I have just finished a big project—the novel I’ve been working on for the past few years. I’ve taken some time to catch up on some other business that was neglected in the fervor of the big project, spent a few weeks planning for and teaching another fun and successful Young Writers’ Workshop with my wonderful teaching partner Ann Jacobus, and now I’m going to…
Well, I’m not exactly sure what I’m going to do next.
I mean, I have plenty I could do—I have a half finished novel that should be taken apart and started over again. I have lists of ideas for new novels and more niggling at the back of my brain. But writing a novel is a huge commitment—not one you can take lightly and none of my current ideas are really “calling” to me at the moment. Besides, it seems my muse is taking a summer vacation like most everyone else. I’m expecting a postcard from Tahiti any day…
I’m trying not to panic. I don’t like not knowing what I want. Already, I feel an uneasy restlessness creeping up beside me. A restlessness that if quantifed, is basically a wish for a desire.
Luckily, blessedly, sometimes the Universe delivers a little gift right at the moment you sorely need it. One such gift showed up in the form of another blog post last Sunday—an essay by Maria Popova on the importance of boredom, which boils down to the innate discomfort of waiting for something when you don’t know what it is, and won’t know until you find it. Popova examines the writings of psychoanalyst Adam Phillips, who said that the experience of boredom is really the experience of waiting for yourself.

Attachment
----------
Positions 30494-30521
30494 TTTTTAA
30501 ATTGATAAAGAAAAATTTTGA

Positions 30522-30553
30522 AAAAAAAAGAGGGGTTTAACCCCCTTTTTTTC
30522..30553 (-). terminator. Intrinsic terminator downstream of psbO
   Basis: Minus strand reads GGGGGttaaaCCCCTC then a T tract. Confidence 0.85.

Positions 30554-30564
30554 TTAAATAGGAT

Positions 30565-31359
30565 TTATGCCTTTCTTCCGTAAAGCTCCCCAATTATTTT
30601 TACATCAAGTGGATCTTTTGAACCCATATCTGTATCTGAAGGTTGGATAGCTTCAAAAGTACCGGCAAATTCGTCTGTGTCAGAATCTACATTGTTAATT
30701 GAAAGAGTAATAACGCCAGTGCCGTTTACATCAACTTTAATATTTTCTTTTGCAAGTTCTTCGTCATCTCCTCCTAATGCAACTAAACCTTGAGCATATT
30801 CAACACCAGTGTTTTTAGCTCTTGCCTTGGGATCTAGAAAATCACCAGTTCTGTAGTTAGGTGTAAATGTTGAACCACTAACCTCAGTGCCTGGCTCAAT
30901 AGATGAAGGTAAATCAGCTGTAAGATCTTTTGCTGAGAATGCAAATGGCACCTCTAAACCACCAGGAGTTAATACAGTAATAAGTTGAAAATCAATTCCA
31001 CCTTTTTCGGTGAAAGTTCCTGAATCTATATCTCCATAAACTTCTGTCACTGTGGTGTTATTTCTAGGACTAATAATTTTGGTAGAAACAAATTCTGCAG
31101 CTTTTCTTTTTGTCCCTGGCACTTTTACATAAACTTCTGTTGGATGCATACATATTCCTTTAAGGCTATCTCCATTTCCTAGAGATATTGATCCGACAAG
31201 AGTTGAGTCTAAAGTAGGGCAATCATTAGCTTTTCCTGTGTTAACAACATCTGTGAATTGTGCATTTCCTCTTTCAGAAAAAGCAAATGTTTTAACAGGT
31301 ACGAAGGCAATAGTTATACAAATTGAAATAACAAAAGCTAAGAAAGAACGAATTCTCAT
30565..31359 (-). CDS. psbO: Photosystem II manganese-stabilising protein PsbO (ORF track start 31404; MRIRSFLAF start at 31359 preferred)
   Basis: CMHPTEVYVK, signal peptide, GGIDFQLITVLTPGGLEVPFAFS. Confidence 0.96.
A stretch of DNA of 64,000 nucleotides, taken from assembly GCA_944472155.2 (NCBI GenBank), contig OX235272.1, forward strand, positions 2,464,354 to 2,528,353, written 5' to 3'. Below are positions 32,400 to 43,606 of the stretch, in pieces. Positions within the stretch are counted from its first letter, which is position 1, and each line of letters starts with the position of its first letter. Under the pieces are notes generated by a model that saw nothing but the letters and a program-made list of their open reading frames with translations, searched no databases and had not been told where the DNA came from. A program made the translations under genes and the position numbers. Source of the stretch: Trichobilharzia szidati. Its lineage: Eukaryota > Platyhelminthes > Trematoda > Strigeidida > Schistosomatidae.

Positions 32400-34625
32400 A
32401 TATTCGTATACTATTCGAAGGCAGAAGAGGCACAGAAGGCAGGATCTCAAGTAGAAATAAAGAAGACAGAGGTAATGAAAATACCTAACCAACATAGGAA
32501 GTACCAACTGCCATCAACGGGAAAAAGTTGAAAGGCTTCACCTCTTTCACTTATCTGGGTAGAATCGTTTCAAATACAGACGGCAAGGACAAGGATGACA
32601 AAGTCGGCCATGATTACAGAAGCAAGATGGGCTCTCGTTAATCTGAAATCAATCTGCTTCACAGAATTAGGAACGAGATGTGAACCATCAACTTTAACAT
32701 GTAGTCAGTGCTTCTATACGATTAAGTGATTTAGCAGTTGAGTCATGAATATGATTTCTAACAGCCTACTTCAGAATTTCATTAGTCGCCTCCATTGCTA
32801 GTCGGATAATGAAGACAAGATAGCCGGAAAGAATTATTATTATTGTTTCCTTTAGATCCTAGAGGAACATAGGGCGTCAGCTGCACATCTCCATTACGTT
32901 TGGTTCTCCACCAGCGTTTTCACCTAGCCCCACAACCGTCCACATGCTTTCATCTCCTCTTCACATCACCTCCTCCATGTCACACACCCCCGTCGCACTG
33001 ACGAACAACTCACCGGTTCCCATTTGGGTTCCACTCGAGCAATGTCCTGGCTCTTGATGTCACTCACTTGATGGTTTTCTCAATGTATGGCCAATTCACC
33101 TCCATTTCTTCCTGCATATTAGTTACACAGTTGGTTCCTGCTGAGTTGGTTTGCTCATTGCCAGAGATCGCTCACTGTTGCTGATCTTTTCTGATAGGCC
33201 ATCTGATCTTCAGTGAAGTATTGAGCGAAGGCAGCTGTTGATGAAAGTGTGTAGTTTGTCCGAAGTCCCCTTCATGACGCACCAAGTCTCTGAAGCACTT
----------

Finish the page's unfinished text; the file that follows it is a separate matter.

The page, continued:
Waiting for yourself. I have to say that struck a nerve. That’s what I feel like I’m doing right now. Apparently, creativity needs occasional boredom—it is the time and space needed for a new desire to take shape. (Hear that, muse? I hope you’re getting good and bored on that lovely beach in Tahiti…)
Throughout the essay, I recognized so much of myself, so many of my own feelings—the association between being “good” and being productive and then the opposite—pairing being unproductive with being “not-so-good.” I certainly recognized the impulse to fill up spare time with busyness, to find a distraction…(like, ahem... checking Facebook and Twitter and email many times an hour.) The deep-seated fear that if you stop doing what you do for even a short time, you won’t know who you are anymore. I mean, how can you be a writer if you’re not writing? (The dualistic question is ‘how can you be a writer if you don’t take time to be present, to observe, to wander…?’)
But I do actually know that it’s so important at times to be still, to be quiet and, I suppose, to let yourself be bored for a while. I’ve told my own writing students that they need to “get off the phone” if they want the muse to call.
So, yes, it’s time to take my own advice and get off the phone.
For a while, at least…
You can all read all of Maria Popova’s excellent essay here.
Take Good Care,